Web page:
Our enormous, often vague legal code gives prosecutors too much room for interpretation
ElvertBarnes/FlickrLike lust, vanity, and gluttony, greed is not illegal. We don't hand prosecutors lists of the seven deadly sins, or the Ten Commandments, and empower them to punish their choice of offenders. Still, with only a hint of concern, the New York Times Magazine dubs the S.E.C. "The Greed Police," in this week's tribute to the agency's aggressive use of vague, elastic, and "fuzzy," prohibitions on insider trading.
They're scoffing at due process. It requires that laws clearly delineate the boundaries between legal and illegal behavior, providing us with notice of our potential criminal liabilities and denying prosecutors the arbitrary, ad hoc power to police our private and public lives. Prosecutors are supposed to enforce the law, not make it up as they go along. "(T)he genius of insider trading law... is its flexibility," Khuzami's predecessor says; but it's the sort of "genius" that led Richard Nixon to consider the law whatever he declared it to be, explaining that "when the president does it," (as opposed to you or I doing it), "that means it is not illegal." It's the "genius" of lawless autocracies.
It's the same genius partly underlying the "collapse" of the American justice system, William J. Stuntz explains in his new book; an excerpt on salon.com offers an incisive critique of the discretionary law enforcement that the Times Magazine celebrates. "Law enforcers -- state troopers and local cops... define the law on the street," Stuntz observes. In New York such abuses of discretion (only recently prohibited by the Police Commissioner) led to the illegal arrests of over 50,000 people last year (mostly minority males) for possessing small amounts of marijuana.
While police define the law on the streets, prosecutors define the law in court, or rather outside of court, coercing plea bargains with threats of the disproportionate prison sentences available under exccessively flexible statutes. On occasion, judges or juries push back.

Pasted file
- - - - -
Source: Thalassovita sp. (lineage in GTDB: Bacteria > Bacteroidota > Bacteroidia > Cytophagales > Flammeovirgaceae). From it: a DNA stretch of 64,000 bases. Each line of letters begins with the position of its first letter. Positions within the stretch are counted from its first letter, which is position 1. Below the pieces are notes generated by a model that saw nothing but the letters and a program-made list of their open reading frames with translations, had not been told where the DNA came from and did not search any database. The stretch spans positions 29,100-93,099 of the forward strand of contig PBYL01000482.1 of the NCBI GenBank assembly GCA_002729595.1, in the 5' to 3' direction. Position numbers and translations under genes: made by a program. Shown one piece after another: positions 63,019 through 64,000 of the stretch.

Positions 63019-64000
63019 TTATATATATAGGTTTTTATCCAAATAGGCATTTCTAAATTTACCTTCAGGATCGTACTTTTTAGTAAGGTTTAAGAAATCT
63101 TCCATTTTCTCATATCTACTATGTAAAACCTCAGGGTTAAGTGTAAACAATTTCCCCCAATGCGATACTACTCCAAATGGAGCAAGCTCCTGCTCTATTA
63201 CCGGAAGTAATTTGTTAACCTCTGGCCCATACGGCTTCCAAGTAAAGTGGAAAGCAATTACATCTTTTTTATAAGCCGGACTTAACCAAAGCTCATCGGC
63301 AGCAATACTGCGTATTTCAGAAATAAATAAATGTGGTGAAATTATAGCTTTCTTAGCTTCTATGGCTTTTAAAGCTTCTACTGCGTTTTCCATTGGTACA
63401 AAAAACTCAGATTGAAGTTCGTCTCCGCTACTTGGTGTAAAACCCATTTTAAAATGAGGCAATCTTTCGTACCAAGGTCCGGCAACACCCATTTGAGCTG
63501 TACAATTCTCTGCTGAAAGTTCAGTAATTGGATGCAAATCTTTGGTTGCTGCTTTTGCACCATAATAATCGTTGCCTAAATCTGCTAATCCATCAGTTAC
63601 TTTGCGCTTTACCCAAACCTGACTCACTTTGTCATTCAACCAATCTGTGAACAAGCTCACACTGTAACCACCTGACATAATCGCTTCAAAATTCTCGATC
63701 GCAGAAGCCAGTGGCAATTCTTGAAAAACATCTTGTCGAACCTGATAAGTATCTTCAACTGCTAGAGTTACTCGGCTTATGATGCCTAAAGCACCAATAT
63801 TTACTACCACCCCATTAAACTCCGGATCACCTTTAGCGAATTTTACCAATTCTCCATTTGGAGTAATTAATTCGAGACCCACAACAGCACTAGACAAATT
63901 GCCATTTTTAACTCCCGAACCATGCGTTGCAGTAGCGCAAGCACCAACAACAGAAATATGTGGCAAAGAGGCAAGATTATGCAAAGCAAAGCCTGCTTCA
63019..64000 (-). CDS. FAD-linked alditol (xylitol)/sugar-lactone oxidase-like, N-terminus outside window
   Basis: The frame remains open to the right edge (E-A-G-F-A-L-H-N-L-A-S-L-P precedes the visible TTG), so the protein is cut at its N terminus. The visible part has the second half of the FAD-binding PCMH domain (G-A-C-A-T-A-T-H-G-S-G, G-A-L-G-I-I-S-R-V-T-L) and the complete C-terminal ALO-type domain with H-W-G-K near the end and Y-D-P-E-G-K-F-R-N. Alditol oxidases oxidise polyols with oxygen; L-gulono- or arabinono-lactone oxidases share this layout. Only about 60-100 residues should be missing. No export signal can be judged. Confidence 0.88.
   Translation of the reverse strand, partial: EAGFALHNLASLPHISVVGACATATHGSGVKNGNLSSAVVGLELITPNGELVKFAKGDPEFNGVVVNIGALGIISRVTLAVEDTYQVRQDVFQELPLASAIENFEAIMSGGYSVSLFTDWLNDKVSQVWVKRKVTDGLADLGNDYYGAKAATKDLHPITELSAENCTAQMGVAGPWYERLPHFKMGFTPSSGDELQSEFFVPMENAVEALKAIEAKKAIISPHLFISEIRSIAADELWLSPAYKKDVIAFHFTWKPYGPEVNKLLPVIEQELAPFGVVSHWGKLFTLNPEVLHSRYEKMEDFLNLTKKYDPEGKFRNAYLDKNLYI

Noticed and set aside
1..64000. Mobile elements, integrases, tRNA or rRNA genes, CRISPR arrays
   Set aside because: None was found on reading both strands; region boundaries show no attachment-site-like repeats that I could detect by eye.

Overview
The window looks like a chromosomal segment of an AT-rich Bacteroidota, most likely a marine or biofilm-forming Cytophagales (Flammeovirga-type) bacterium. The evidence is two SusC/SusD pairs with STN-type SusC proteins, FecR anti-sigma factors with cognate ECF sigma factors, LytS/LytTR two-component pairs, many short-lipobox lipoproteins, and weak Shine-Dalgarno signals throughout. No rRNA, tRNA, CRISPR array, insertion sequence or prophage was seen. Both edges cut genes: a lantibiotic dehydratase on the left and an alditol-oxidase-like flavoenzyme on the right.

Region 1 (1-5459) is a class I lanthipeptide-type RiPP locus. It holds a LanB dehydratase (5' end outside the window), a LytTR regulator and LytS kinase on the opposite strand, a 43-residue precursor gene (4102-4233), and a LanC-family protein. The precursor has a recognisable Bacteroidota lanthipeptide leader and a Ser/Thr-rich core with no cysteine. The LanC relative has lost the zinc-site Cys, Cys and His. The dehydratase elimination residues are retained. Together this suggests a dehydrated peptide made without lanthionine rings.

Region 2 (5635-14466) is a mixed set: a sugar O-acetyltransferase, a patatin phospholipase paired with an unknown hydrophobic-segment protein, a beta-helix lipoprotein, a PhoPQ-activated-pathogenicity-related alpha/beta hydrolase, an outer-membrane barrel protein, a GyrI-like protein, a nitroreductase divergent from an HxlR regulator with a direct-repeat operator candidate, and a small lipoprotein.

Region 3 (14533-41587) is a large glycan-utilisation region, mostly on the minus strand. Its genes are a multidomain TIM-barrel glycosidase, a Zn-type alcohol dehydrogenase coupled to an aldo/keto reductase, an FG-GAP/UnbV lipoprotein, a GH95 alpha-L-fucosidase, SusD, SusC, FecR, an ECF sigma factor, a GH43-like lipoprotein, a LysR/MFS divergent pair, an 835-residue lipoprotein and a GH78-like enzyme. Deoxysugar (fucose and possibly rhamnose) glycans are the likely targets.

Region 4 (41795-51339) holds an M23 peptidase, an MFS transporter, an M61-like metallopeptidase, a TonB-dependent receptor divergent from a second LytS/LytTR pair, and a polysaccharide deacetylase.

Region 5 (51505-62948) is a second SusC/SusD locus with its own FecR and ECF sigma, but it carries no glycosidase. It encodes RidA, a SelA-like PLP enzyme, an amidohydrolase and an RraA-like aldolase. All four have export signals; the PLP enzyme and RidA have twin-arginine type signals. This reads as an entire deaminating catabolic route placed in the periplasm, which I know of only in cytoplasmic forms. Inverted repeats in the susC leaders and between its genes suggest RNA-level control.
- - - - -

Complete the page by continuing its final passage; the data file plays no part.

Nationally, the Supreme Court has narrowed the scope of the vague, open-ended honest services law that criminalized efforts "to deprive another of the intangible right of honest services." (This law was a popular, all purpose prosecutorial tool in public corruption and white collar cases; its scope is still uncertain and an issue in the federal conviction of former Massachusetts House Speaker Sal DiMasi.)
But cases like this are unusual. The vast majority of criminal cases never reach juries, much less the Supreme Court, so there are few checks on federal prosecutors who abuse a vague, expansive criminal code. We might all be prosecuted for committing "three felonies a day," my friend Harvey Silverglate has written.
The devastating effects of this discretionary, discriminatory application of criminal sanctions pervade American society, from local communities, especially African American communities victimized by drug trafficking and the war on drugs, to the national security state and an international war on terror that effectively suspend laws against domestic surveillance, torture, and summary, indefinite detentions. This is the same system of injustice that empowers the S.E.C. to act as the greed police. Greed is no virtue; but in a democracy, law enforcement unrestrained by law is the deadliest vice.